The Led Zeppelin ‘Stairway to Heaven’ case is complicated, to say the least.
It all started back in 2014 when a descendant of Randy Craig Wolfe, former Spirit band member and songwriter, made a ludicrous claim.
Led Zeppelin allegedly ripped off Spirit’s ‘Taurus’ to create the now-iconic intro of ‘Stairway to Heaven.’ The popular group allegedly stole the guitar riff introduction from Wolfe and his band.
As expected, a California federal jury officially rejected the claims after listening to both songs. The case fell apart after Led Zeppelin’s legal team revealed the guitar riff actually exists in the public domain.
Things like ‘facts’ and ‘evidence’ apparently don’t matter to Wolfe’s estate, nor estate trustee Michael Skidmore. Keep in mind Spirit has opened for Led Zeppelin, and Led Zeppelin for Spirit. During his life, Wolfe never entertained the idea of filing legal action against the group.
Now, after the U.S. Court of Appeals tossed the jury’s verdict, the iconic British group will finally have to face the music once again in court. This time, they’ll have help.
123 join the fight.
Sean Lennon, the Nashville Songwriters Association International, the Songwriters of North America, Korn, and Tool, among many others, have submitted a new filing to aid the group in the closely watched infringement case.
In an amicus brief filed at the Ninth Circuit Court of Appeals, 123 artists – along with the organizations – explained they “have a significant interest” in the case.
The briefing reads,
“[We], whose music entertains and enriches the lives of countless people worldwide, will therefore undoubtedly be affected by…the outcome of this critically important case.”
The Recording Industry Association of America and the National Music Publishers Association have previously filed amicus briefs in support of the group.
According to the artists and organizations, ruling in favor of Michael Skidmore will severely hamper their own creativity, the creativity of future artists, and creativity in “the music industry in general.”
The artists and organizations added ruling against Led Zeppelin will also cause “excessive and unwarranted litigation.”
“There was no evidence presented at the Led Zeppelin trial that the otherwise unprotected elements that appeared in ‘Taurus’ were presented in such an original pattern or compilation as to garner copyright protection.”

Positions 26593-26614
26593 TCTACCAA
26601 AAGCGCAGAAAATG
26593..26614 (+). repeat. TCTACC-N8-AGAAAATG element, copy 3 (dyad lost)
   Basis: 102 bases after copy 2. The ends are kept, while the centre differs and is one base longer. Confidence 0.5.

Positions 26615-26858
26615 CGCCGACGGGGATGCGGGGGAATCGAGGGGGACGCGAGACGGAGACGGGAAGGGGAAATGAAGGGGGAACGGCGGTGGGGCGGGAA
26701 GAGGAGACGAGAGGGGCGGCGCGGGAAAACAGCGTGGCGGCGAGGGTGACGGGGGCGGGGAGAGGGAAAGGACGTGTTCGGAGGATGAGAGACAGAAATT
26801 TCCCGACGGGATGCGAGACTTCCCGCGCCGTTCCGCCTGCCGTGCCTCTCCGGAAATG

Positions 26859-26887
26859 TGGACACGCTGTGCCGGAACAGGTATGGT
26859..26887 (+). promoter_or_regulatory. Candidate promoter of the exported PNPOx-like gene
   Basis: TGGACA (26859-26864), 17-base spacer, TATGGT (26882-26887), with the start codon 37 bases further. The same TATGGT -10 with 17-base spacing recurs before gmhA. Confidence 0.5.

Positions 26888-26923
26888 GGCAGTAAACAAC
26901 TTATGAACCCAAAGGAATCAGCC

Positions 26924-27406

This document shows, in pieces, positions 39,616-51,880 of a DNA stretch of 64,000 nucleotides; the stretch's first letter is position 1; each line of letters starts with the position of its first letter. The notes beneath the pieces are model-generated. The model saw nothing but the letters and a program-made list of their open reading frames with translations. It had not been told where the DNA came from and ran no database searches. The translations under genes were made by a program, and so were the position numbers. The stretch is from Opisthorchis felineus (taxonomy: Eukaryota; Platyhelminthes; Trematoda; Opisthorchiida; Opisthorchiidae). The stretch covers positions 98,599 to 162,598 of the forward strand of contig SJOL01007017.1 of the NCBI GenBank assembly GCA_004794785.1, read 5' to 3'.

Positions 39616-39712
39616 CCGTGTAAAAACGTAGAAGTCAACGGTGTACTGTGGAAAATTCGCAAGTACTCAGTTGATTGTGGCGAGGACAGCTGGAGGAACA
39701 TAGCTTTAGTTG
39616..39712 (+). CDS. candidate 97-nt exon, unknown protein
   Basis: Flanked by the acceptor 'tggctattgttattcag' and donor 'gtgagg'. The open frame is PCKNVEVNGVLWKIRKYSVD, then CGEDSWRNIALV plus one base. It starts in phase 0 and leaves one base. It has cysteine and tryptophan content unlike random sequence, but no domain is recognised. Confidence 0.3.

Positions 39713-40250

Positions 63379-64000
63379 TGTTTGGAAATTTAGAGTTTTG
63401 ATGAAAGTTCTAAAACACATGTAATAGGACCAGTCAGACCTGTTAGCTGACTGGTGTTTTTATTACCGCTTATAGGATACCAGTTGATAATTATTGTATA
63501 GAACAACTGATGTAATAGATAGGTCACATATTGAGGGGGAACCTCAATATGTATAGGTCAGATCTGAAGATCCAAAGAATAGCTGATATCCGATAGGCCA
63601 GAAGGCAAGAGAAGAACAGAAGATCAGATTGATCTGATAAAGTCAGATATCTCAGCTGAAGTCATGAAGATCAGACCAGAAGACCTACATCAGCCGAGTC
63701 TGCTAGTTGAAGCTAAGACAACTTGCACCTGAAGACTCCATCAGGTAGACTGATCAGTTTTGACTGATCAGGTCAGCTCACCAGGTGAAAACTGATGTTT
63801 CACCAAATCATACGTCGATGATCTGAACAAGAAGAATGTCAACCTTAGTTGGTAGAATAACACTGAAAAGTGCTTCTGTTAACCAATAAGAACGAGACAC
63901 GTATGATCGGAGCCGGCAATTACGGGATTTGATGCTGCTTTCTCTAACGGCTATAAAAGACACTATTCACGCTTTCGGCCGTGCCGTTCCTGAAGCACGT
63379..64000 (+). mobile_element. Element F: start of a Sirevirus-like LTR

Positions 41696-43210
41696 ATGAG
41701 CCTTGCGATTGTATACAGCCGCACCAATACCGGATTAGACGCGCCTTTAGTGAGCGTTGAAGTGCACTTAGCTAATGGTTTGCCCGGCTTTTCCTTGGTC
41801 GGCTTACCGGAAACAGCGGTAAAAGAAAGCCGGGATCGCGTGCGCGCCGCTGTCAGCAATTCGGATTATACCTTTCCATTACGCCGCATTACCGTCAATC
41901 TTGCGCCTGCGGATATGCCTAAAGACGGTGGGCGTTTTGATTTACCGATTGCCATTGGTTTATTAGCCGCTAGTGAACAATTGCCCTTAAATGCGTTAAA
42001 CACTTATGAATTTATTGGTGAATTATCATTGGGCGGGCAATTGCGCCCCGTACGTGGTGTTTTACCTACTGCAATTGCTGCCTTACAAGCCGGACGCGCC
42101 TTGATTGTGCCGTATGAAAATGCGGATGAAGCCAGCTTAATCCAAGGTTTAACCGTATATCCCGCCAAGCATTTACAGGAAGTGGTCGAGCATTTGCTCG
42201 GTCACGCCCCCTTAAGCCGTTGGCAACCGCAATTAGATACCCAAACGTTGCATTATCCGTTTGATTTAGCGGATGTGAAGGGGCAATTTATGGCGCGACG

In fact, Skidmore’s ‘evidence’ of “the purported ‘selection and arrangement’ in ‘Taurus’ that also appeared in ‘Stairway to Heaven’ merely [consists] of random similarities of commonplace elements.” These elements include a descending chromatic scale and two-pitch sequences in different melodies “scattered” in both songs’ respective introductions.
“After filtering out the generic elements or musical commonplaces identified in ‘Taurus’ under the extrinsic test, what remains are two completely different songs.”
Lambasting the U.S. Court of Appeals’ decision to reverse the jury’s decision over “erroneous instructions,” the artists explained the guitar riff still remains in the public domain.
“Significantly, however, although facts and elements in the public domain, as well as commonplace elements, if arranged in an original manner, may qualify for (thin) copyright protection, the component parts themselves do not become protected by copyright simply by virtue of their combination into a larger whole.”
Simply put, the artists say, “by their very definition,” elements in the public domain and “scenes a faire” – certain parts of a creative work not liable for copyright protection – are “free for all to use.”
Should the Ninth Circuit Court rule in favor of Skidmore, the court will essentially “cause substantial confusion.”
“Any artist who reads the opinion may very well fear that the (very common) use of any ‘descending chromatic scales, arpeggios or short sequences of three notes,’ or any elements in the ‘public domain,’ could form the basis of an infringement action.”
In fact, say the artists, should the court uphold the Court of Appeals’ decision, they’ll have granted “full copyright protection” to any musical work “based simply on the fact…the works contain the building blocks of musical composition,” even when these works aren’t arranged “in any original way.”
Dismissing the convincing amicus brief, Skidmore’s attorney, Francis A. Malofiy, said,
“The brief is unimpressive and dull. It represents 123 songwriters out of roughly 500,000; a whopping .02 percent! It’s really nothing more than a blast piece for the industry.”
You can view the amicus brief below and decide for yourself.
Featured image by Paul Hudson (CC by 2.0).
I still think it is too similar.